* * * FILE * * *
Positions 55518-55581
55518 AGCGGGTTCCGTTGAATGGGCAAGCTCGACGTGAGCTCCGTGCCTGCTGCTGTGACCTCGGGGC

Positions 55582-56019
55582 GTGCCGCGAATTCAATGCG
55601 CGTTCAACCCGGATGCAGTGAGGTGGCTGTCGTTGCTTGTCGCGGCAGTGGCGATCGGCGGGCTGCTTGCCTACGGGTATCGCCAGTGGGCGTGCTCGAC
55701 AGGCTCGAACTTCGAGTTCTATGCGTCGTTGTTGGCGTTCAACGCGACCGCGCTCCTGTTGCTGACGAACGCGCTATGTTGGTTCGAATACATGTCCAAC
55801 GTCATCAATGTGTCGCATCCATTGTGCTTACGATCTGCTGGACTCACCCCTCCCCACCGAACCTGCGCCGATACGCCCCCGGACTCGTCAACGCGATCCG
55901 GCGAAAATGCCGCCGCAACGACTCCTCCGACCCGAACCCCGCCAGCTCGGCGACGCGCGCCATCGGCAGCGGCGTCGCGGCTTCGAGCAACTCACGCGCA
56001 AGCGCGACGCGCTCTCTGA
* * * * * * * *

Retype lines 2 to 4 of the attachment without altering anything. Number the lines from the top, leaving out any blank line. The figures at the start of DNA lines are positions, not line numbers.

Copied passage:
55518 AGCGGGTTCCGTTGAATGGGCAAGCTCGACGTGAGCTCCGTGCCTGCTGCTGTGACCTCGGGGC

Positions 55582-56019
55582 GTGCCGCGAATTCAATGCG